California Democratic Senator Scott Wiener brought California in line with Washington and other states by introducing for consideration the state's very own Net Neutrality bill, and this one would not only supersede the FCC's decision to rescind Title II Net Neutrality provisions on a nationwide scale, but would take things a step further by banning paid zero-rating in data plans. This means that carriers and ISPs can no longer accept payment from content providers in order to see their content not count against customers' data plans. Specifically, the bill says that internet providers are banned from "Engaging in application-specific differential pricing or zero-rating in exchange for consideration, monetary or otherwise, by third parties."
To be clear, this means that internet providers can still allow certain content to not count against a user's data quota, but they cannot accept any sort of favor from the entity whose content they're offering to customers for free. The somewhat loose language could arguably also cover companies zero-rating their own content delivery services, as Verizon and AT&T have done with the Go90 service and the subscription-based, separately billed DIRECTV NOW, respectively. The case with DIRECTV NOW is a bit complex, since AT&T could possibly argue that the separate $35 for the service pays both access fees and usage incurred, but it could just as easily be counter-argued that this does not apply if the service is not accessed through AT&T's network. T-Mobile's zero-rating initiatives would be in some danger, too; for Music Freedom, T-Mobile would have to prove that it is not accepting any favors from music providers. The same could be said of Binge On, the company's deal to let customers get unlimited video streaming from certain video sources, if they're willing to accept that video being at a max resolution of 480p.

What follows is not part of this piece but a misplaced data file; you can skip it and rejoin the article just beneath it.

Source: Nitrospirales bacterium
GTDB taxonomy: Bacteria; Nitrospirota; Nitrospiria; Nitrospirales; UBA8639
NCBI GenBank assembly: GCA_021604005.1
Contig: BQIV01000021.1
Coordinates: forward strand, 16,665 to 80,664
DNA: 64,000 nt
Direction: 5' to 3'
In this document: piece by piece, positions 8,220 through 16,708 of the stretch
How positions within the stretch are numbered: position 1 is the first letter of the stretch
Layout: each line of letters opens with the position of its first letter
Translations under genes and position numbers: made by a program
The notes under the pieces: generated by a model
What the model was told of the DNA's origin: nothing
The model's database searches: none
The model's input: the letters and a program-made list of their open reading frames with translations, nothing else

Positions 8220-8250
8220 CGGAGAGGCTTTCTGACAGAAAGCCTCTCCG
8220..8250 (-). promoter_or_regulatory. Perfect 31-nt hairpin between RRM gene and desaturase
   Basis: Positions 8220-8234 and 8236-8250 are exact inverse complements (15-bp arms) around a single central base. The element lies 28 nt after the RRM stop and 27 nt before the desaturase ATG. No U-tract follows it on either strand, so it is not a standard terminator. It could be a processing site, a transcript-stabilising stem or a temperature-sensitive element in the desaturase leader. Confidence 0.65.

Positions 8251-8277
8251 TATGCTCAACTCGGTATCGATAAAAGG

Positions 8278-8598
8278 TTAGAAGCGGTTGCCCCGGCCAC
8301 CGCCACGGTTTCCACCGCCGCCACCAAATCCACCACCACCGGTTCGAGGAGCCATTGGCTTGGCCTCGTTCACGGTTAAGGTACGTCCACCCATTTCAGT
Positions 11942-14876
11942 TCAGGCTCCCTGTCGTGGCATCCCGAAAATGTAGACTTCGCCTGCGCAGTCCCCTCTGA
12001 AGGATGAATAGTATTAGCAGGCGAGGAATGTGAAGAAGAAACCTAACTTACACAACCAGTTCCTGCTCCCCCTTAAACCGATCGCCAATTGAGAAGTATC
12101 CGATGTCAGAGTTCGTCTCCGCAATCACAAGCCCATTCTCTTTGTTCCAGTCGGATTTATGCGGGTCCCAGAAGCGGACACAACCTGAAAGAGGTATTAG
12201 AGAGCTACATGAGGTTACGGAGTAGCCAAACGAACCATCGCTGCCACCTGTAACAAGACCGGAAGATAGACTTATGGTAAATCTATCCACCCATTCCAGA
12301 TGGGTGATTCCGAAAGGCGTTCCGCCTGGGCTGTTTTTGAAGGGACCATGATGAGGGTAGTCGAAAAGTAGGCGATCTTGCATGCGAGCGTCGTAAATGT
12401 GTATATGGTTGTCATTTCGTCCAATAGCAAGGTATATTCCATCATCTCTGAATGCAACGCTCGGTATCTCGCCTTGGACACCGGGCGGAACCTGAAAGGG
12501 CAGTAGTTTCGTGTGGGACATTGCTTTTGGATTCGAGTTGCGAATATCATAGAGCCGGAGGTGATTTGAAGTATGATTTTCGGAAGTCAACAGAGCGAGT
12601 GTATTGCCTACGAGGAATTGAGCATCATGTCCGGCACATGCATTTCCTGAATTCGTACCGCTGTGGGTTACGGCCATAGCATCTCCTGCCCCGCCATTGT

This move adds one more to the growing list of states openly opposing the FCC's Net Neutrality decision by working on their own laws concerning the concept. The FCC's repeal of Net Neutrality included a clause meant to keep states from enacting their own laws on the subject, but states are challenging that on the grounds that the FCC does not have the authority to make such a ruling.